Does the Arizona Senate Bill 1070 Promote Racial Profiling?
Why did Arizona enact such a law?
U.S. Immigration laws are necessary to keep the borders secure and ensure safe passage for immigrants.
Border states like the state of Arizona, Texas, or California have an important job to do. It’s not unreasonable for the state to enact laws that make it easier for law enforcement officials to do their jobs. The problem arises when new state laws seem less like a reasonable approach to safe immigration and more like an excuse to target people who appear to belong to certain groups.
Arizona Senate Bill 1070 uses concerning language, and it’s caused some understandable controversy. Here’s what you need to know about the implications of the bill.
What Is Arizona Senate Bill 1070?
Arizona Senate Bill 1070, titled Support our Law Enforcement and Safe Neighborhoods Act, was passed into state law in 2010 by then-governor Jan Brewer. The bill aimed to enforce anti-immigration provisions dubiously arguing that they would improve public safety. Many provisions of the bill were considered too broad, and opponents of the bill found them overreaching.
In 2012, the U.S. Supreme Court reviewed Arizona SB 1070 and found that three of the four provisions interfered with existing federal immigration laws and immigration policy. The bill was gutted in the Supreme Court decision due to these contradictions.
The remaining provisions within the bill allow Arizona police officers to arrest people they suspect of a crime and ask for proof of their immigration status if they have reason to believe they may be in the United States without documentation. This is commonly called a “show me your papers” law.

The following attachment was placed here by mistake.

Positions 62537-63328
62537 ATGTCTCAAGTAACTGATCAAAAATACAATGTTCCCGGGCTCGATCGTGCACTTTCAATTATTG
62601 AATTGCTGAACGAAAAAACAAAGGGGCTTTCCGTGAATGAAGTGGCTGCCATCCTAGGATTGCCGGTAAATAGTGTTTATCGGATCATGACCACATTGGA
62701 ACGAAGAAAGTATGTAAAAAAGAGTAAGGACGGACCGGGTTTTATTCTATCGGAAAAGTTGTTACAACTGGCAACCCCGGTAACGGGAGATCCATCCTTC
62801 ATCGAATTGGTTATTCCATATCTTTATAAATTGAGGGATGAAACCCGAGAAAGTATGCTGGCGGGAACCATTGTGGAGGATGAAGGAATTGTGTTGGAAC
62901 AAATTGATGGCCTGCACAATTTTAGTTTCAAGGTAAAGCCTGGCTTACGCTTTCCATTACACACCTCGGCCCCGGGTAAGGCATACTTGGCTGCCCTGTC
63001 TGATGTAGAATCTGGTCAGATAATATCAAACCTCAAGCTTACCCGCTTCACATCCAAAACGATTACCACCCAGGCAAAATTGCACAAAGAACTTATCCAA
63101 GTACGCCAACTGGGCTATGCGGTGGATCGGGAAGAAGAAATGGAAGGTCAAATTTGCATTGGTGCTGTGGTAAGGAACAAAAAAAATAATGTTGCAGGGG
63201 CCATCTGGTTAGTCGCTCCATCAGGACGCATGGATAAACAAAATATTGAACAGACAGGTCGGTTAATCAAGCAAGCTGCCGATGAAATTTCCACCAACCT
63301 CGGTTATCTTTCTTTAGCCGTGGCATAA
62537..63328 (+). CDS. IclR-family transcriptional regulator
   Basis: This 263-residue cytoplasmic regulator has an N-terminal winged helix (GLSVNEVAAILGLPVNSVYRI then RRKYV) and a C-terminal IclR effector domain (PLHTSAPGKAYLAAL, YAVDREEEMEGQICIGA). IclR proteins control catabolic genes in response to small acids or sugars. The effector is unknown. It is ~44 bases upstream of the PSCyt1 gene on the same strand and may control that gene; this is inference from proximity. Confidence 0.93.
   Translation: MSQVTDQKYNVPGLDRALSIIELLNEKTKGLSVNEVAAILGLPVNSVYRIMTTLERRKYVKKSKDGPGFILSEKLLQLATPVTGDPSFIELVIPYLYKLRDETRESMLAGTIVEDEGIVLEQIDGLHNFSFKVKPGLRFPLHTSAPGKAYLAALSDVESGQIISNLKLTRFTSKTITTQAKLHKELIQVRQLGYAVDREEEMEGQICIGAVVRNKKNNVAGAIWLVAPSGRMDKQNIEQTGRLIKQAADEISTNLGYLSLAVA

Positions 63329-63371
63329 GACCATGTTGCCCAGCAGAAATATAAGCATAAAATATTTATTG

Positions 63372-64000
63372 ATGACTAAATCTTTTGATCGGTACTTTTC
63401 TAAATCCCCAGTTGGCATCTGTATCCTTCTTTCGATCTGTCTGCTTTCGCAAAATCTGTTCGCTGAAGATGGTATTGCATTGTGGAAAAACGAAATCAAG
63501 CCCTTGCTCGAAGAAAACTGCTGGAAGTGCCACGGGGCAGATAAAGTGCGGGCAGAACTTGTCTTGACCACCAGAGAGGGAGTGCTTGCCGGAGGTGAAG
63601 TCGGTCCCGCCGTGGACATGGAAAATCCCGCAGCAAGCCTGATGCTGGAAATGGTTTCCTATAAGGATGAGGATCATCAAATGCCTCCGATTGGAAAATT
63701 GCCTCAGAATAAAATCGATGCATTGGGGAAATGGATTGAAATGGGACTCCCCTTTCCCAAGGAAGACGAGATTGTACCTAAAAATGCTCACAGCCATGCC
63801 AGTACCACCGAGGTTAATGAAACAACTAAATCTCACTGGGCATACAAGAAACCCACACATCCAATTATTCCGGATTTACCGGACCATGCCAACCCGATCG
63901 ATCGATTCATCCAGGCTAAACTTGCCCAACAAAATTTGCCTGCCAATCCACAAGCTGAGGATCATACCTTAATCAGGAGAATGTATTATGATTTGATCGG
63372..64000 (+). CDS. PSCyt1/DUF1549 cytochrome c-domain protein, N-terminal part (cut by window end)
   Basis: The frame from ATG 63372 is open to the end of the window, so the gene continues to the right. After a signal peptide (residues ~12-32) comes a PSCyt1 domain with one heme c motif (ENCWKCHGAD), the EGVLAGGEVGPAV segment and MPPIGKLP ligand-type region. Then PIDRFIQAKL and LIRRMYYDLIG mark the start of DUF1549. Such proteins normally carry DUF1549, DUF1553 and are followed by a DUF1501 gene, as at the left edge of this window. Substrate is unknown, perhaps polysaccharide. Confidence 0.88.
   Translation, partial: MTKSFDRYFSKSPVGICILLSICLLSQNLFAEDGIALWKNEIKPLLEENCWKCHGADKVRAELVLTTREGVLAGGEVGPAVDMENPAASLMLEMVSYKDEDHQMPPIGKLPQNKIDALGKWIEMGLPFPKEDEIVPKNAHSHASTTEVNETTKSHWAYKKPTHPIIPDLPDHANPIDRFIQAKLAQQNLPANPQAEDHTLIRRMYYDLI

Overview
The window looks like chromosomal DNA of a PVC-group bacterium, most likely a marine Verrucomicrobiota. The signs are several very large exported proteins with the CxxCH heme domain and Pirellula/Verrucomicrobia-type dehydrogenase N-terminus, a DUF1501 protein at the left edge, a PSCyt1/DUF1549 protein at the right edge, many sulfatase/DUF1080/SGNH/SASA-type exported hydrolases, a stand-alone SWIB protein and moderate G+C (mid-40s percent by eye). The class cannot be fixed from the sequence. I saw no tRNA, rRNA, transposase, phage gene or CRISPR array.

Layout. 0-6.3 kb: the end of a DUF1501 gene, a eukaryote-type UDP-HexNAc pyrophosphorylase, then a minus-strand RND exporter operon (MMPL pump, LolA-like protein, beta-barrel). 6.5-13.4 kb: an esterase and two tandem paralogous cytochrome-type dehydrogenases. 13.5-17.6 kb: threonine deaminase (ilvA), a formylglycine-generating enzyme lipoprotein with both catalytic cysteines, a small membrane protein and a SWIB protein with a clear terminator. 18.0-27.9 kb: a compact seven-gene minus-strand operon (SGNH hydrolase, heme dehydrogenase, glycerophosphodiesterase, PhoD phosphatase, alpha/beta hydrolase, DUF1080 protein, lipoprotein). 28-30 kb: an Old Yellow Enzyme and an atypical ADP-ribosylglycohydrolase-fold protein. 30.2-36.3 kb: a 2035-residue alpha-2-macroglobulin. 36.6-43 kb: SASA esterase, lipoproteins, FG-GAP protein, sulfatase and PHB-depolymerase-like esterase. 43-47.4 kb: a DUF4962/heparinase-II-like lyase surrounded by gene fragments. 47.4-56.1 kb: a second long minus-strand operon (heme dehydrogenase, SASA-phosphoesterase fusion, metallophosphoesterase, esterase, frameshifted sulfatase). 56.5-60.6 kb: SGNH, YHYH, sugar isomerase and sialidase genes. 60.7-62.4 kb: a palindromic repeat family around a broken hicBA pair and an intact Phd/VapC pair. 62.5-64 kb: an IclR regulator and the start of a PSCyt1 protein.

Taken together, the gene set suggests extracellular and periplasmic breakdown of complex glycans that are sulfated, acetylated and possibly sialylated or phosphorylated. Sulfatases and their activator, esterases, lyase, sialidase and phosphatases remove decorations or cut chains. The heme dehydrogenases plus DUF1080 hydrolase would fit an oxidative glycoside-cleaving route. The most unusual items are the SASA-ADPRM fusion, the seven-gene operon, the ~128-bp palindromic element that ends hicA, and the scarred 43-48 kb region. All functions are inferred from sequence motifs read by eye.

The problem was how local law enforcement determined reasonable suspicion based on superficial observations regarding “race, color, or national origin.” Under this Arizona immigration law, law enforcement officers were empowered to use their own discretion when determining if they should verify someone’s immigration status. If someone appears to be foreign or sounds foreign, they were allowed to detain that person until authorities verified their immigration status.
Why Is Arizona Senate Bill 1070 Controversial?
After the bill was gutted, the most significant provision that remained was the provision that allowed police to detain people until their immigration status could be formally verified. If the police suspected that someone may have committed a crime, they could detain anyone who looks or seems like they may be an undocumented immigrant.
The so-called “suspects” could be held until immigration enforcement can confirm their identity and status. They had the ability to enforce this provision during routine traffic stops and use someone’s physical appearance as probable cause to suspect them of entering the country without documentation. Additionally, the act made it a misdemeanor for an immigrant to travel without documentation.
Immigration reform advocates and civil rights groups condemned this provision, claiming that it placed HispanicAmericans and Asian Americans in the same category as criminals simply for existing in the United States.
Activist groups, including the ACLU and National Immigration Law Center, filed lawsuits in an effort to combat the provision, arguing that it violates the 14th Amendment’s guarantee of equal protection under the law. Lawsuits were brought to the U.S. District Court for the District of Arizona, the Ninth Circuit Court of Appeals, and ultimately, the U.S. Supreme Court.